Confessions of a Card Sharp

In a 1909 Post article, a confidence man explains how he learned his trade by watching card cheaters work and eventually opened his own poker room.

Commuter Card Game, Constantin Alajálov, March 15, 1947, ©SEPS

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From “Confessions of a Con Man, As Told to Will Irwin,” in the February 20, 1909, issue of The Saturday Evening Post

A rich grocer came in one night, half-drunk; I knew that he had a roll in his clothes. “Here is the time to begin,” I thought. When I dealt out the first rigged hand to him I felt like a young lawyer before his first jury. But he never suspected; and on my next deal I had more confidence. I played him along, winning small stakes until I was sure of myself. Then, about midnight, when he could hardly see his cards, I dealt him three kings and myself three aces. His roll was about $400, and I took it all on that hand. From that moment I never sat in a square game—I cheated all the time. It brought in the money like water.

To play with marked cards takes practice, good eyesight and concentration. In fact, I think it is one of the hardest pieces of manipulation in card cheating. It was a long time before I could really be sure of two hands at the table, and the man never lived who could keep accurate track of three.

[One night] when I was about a $200 winner, some of the losers quit and broke up the game. I had marked a traveling salesman as the good thing of the party. When he proposed to me a two-handed game of casino I jumped at the chance. The losers stood around watching our play, and, by and by, they began to squabble over the question whether any man can tell, before the final show-down, the last four cards in a casino hand. You know the best casino experts say that they can do it. I was no casino expert, but there I sat with a marked deck which I could read from the back as well as from the face. I spoke up and said: “That ain’t very hard. I think I can do it.”

My opponent was getting a little drunk. He laughed at me and said: “Kid, here’s $25 that says you can’t!” I covered his money; I dealt, and we played down to the last four cards. Then I studied and figured and studied; and finally I identified the four cards straight off and pulled in the $25.

I was following a principle which all professional grafters know. Never let your man win the first throw. You’d think that making him win would be the best way of leading him on. Not at all. If he’s got an ounce of sport in him, a small loss on the first throw makes him come back hard, to recover his money.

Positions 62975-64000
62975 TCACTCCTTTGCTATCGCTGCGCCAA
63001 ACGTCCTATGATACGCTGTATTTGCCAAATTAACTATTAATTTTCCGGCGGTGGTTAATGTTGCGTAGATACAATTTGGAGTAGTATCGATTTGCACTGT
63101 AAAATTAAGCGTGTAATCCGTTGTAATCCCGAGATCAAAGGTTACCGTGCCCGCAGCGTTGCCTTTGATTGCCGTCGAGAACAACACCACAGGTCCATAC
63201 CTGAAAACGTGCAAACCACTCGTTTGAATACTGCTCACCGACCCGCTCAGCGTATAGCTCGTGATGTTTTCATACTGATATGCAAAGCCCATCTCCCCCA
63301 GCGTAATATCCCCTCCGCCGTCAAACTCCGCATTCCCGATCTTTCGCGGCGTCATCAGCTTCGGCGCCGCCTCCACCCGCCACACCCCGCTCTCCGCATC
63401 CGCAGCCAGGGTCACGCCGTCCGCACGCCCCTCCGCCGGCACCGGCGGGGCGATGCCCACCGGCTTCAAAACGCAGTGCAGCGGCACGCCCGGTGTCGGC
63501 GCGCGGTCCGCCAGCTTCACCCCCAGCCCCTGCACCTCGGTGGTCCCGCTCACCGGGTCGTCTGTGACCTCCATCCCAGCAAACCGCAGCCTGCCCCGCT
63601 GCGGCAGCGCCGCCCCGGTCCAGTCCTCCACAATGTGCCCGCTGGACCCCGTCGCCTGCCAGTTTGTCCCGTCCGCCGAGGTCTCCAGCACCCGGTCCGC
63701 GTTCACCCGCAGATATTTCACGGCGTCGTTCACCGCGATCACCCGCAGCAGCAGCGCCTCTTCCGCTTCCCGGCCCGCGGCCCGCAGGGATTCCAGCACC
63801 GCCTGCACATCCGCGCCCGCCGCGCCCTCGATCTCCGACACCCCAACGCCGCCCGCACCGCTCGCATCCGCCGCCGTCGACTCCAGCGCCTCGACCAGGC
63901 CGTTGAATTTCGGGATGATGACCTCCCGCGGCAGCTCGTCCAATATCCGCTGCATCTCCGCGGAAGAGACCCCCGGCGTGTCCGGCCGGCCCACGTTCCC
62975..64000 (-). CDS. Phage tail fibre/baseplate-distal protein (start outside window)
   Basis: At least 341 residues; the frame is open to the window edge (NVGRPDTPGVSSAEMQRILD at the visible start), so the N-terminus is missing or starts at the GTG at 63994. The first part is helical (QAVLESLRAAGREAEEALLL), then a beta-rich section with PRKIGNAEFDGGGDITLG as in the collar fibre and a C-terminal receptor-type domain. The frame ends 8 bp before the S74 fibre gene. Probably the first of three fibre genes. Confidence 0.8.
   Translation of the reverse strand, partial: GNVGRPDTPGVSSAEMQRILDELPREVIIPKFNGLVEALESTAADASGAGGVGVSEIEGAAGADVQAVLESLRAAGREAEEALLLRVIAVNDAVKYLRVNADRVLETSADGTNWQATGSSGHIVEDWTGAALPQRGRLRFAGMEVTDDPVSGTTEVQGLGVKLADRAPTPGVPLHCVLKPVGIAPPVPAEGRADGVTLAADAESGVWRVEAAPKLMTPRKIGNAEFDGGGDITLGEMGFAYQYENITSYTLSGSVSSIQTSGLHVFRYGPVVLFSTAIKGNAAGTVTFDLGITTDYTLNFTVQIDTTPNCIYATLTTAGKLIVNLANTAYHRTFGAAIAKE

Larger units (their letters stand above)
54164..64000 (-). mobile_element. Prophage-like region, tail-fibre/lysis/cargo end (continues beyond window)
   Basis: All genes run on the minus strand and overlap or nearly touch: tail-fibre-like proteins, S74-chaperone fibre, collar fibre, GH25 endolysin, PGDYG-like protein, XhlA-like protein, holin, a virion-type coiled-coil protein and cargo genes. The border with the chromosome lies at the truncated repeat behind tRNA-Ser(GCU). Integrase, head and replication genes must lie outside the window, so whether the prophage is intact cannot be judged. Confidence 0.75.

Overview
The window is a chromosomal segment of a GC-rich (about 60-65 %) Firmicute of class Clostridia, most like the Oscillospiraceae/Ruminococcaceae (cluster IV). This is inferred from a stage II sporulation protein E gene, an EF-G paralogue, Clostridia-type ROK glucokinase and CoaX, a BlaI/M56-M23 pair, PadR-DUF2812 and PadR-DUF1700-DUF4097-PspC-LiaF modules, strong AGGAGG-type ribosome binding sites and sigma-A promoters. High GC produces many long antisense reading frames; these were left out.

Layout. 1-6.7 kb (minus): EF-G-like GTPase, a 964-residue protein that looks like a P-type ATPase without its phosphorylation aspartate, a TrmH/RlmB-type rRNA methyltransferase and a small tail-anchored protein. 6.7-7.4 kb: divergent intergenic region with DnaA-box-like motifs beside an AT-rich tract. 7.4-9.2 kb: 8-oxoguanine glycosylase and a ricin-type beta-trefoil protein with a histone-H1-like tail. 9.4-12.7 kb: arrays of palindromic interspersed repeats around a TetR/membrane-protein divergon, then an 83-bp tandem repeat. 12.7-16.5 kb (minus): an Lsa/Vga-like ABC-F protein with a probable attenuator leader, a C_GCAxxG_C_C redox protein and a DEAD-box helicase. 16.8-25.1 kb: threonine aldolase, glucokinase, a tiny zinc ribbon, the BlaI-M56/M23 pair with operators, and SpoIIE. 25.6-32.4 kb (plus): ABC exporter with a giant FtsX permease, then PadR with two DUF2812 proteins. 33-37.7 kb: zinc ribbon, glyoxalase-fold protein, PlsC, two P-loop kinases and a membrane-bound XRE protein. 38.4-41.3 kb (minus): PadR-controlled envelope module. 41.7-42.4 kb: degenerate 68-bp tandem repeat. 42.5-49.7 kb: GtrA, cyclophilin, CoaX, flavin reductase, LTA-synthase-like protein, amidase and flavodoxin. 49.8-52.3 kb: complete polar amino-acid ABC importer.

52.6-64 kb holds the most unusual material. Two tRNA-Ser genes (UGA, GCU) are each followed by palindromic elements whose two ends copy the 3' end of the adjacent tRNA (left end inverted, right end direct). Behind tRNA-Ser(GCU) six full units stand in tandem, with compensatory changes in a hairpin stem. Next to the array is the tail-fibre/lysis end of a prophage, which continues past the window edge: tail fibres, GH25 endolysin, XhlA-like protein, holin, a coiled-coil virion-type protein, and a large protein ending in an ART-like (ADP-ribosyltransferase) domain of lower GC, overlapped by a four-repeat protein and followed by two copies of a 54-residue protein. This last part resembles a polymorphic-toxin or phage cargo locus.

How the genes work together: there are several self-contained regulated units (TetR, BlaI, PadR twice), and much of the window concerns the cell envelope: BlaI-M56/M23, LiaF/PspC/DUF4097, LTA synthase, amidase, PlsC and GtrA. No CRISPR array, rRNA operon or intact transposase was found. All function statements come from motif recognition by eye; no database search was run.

So I won that stake, and my opponent wasn’t satisfied. He wanted to bet I couldn’t do it again. I said maybe I couldn’t; I wasn’t always sure; but I’d try it again for $10. I called one card wrong, purposely, and lost. By that time he was crazy for my money. Winning and losing, I led him on until he had $500 down. As that seemed to be the extent of his pile, I called the turn. I got away before he had time to think it over.

I have come, through experience, to be superstitious about one thing: a great, big stake will always slip through my fingers.

I began to notice this at Hot Springs. The president of an Eastern flour company came into town on a tear, throwing his money right and left. One of my gambling houses telephoned to me; they had him playing, and he was half-drunk. I worked the stacked deck on him all that night. I won $350 in cash and his check for $8,000. I went feeling great.

But the gambling-houses were squabbling among themselves; my boss, whom we’ll call Finnigan, had a quarrel with a rival whom we’ll call Jones. The news of my killing got around that night. Jones, for revenge, telephoned to my sucker first thing in the morning, telling him that he had been cheated. The flour man had the check stopped. The same identical thing happened in the case of a young Englishman, holder of a minor title, whom I beat out of $5,000 with marked cards.

My last regular partner in card cheating was Slippery Sills, with whom I’d done a turn here and there ever since I broke in. Slippery had the nerve of the damned. They tell this story of him: A little gambling-house in Missouri kept posted on the wall an offer of a silk hat for every straight flush.

Let me tell you, a straight flush is an uncommon hand in poker. In all my experiences I’ve never known one to be held on the square. Well, Slippery was playing marked decks there one night. He cleaned out every one in the place. I guess they knew he was a cheater, but the principle of that house was to let a man go for one sitting, and bar him afterward. When everyone had enough, Slippery looked up and saw that sign. “Let’s play a sociable game for a 25¢ limit,” he said; “I need a silk hat.” On the second hand he showed a straight flush. Inside of an hour he had won eight silk hats on eight straight flushes and no one could tell how he did it.

Page from the article "The Confessions of a Con Man"
Read “The Confessions of a Con Man” by Will Irwin and Jim Ross from the February 20, 1909, issue of the Post.

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Featured image: Commuter Card Game, Constantin Alajálov, March 15, 1947, ©SEPS

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